A further slowing in growth
The performer among major currencies has been the Canadian dollar where recent strong hints from Senior Deputy BoC Governor Carolyn Wilkins that the Bank of Canada is shifting to a ‘tightening bias’ given signs of an improving economy continues to resonate with markets.
The Canadian dollar is up 0.16%, the Loonie also getting some boost during a session from oil prices that were bid higher, continuing the modicum of support seen through the APAC session yesterday. USD/CAD is trading at around 1.323 in early trade. That’s nearly two big figures lower than last week. The C$ OIS market is now 32% priced for a hike at the upcoming 21 July meeting, with that expectation rising to well over 50% by the 25 October meeting and fully priced by the last meeting of the year on December 6.
Meanwhile, a little money has drifted away from the USD in the lead up to tomorrow morning’s FOMC announcement, though US Treasury yields are little changed. The Bloomberg spot dollar index is down 0.20% and despite another strong NFIB Small Business Optimism Index for May. It also comes amid testimony to the Senate Intelligence Committee from US Attorney General Jeff Sessions, Sessions saying the notion he colluded with Russia a “detestable lie”, also saying he had some concerns over Comey.
On the economy front, the NFIB Optimism Index for May was at a still strong 104.5, exactly as expected and as it was last month. Small business activity and optimism looked to be lagging the US growth story but that has not been the case since last year’s US Presidential election. Before the election, the Index was 94.5 and jumped shortly thereafter. How much of this reflects the tenor of underlying US small business activity levels and how much hopes for Trump policy reflation remains unclear, though the latter is still evident.
NFIB President and Chief Executive Juanita Duggan thinks the Trump policy factor and hopes for high growth is still alive and well among NFIB members: “The remarkable surge in optimism that began last year right after the election shows no signs of slowing down. Small business owners are highly encouraged by the President’s regulatory reform agenda, and they remain optimistic there will be tax reform and health-care reform. This is a policy-driven phenomenon.”
We would also note that the survey is reporting stronger levels of compensation, up 2% points to 28, while “plans to increase compensation” was steady at 18, though that is up from last year’s (15) as actual compensation is. That won’t be lost on the Fed, suggesting that the mini-slowdown in payroll average hourly earnings may yet be temporary.
Along with the CAD, the Pound has had a better night for once, up 0.19%. The UK CPI was up to 2.9% y/y from 2.7%, and this is remains a worry for the UK wage earner with nominal wages barely growing above 2%, an update out tonight in the monthly labour market report. The Conservatives are yet to come to a formal agreement with the DUP to form government.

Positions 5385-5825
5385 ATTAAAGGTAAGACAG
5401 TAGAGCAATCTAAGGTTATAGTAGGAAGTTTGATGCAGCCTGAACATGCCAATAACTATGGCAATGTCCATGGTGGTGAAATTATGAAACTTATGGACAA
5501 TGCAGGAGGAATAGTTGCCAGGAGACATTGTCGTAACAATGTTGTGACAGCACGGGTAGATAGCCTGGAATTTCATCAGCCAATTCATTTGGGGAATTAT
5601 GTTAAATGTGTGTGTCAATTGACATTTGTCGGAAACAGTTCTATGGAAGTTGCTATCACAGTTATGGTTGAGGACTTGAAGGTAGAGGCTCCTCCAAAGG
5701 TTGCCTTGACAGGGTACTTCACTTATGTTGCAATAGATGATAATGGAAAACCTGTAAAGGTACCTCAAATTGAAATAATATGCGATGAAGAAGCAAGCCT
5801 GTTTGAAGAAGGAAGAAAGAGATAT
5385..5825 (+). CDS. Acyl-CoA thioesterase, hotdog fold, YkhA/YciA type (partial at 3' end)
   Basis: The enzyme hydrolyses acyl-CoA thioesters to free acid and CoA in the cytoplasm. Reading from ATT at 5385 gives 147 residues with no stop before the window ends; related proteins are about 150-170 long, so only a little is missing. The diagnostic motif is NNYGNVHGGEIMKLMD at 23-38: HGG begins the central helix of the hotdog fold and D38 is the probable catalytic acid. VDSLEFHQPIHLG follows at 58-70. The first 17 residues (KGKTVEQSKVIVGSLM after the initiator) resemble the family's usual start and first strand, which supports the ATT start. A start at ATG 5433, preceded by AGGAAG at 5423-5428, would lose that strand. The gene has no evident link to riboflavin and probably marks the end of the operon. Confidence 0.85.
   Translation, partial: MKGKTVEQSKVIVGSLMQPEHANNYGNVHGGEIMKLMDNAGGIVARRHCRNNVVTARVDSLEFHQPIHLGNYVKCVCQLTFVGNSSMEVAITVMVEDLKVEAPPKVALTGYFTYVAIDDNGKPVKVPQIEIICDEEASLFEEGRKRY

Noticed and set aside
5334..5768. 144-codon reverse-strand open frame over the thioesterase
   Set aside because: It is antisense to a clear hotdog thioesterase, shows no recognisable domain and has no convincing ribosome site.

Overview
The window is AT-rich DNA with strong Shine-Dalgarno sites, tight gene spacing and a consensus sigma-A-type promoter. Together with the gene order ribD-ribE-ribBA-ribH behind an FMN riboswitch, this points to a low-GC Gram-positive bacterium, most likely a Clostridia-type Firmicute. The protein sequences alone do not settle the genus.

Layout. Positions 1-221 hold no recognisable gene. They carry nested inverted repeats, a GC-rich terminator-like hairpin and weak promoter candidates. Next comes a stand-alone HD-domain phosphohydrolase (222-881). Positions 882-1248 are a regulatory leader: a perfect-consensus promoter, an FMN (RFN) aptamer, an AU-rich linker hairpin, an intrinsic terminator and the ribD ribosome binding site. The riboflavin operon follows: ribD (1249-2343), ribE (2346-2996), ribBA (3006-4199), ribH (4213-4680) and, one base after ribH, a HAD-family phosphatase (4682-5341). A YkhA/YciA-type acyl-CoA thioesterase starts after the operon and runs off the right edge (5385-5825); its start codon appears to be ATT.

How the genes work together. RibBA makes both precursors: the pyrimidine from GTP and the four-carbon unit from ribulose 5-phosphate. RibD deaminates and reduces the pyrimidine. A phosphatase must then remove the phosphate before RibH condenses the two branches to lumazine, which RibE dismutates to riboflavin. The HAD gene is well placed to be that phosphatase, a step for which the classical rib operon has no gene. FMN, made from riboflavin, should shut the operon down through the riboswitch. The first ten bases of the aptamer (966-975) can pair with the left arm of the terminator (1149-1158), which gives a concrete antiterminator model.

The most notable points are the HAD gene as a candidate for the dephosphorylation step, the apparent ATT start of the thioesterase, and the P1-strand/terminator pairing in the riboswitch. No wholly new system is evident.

The AUD has been steady to a fraction lower overnight though not breaking out of its recent range. It’s tested lower overnight toward 0.7525, having hit its high yesterday just above 0.7560 in the immediate aftermath of yesterday’s still upbeat NAB Business Survey for May. While oil had a better night it was mixed to lower among other key $A-related commodities. Iron ore took another hit yesterday, down $1.51/t, off 2.75% to $53.36, the lowest daily set in this down move. LME Copper was also down 0.95%, gold steady, ditto for met coal while the daily Newcastle steaming coal benchmark price is up 1.76% to $80.85.
Aside from this morning’s Westpac Consumer Sentiment Survey (10.30) and lunchtime’s China activity data for May (12.00), the market is setting its sights on tomorrow morning’s FOMC announcement. The divide between the upbeat business sector and a rather disheartened household sector was a thematic from yesterday’s NAB Survey and we will be looking at today’s Consumer Sentiment Survey also from that perspective. (REINZ housing is being released as we go to print.)
US interest rate markets are fully priced for a hike tomorrow (taking Fed funds up to 1.00-1.25%), but only half priced for one more by the end of this year just shy of the March Fed’s own median forecast of another by year end. But thereafter the Fed’s dot points and market pricing clearly diverge, the Fed’s median for the end of 2018 requiring three more to 2.00-2.25% against market pricing of just over 1.5%. Other watch points tomorrow morning will be statements on running down the Fed’s balance sheet and the extent of views on recent softer inflation and wages. US CPI and Retail Sales for May are out first thing in the US session and will be late mail for the Fed to consider during their morning deliberations.
Today’s China activity reports are expected to reveal little change in annual growth of Industrial Production, Retail Sales and Fixed Assets Investment. (Chinese lending data for May are still awaited, due any day now.) The May PMIs was little changed in May.
On global stock markets, the S&P 500 was +0.45%. Bond markets saw US 10-years -0.36bp to 2.21%. In commodities, Brent crude oil -0.23% to $48.18, gold-0.0% to $1,266, iron ore -2.8% to $53.36, steam coal +1.8% to $80.85, met. coal -0.3% to $143.50. AUD is at 0.7537 and the range since yesterday 5pm Sydney time is 0.7524 to 0.7565.
For full analysis, download report or listen to The Morning Call Podcast
For further FX, Interest rate and Commodities information visit nab.com.au/nabfinancialmarkets
© National Australia Bank Limited. ABN 12 004 044 937 AFSL and Australian Credit Licence 230686.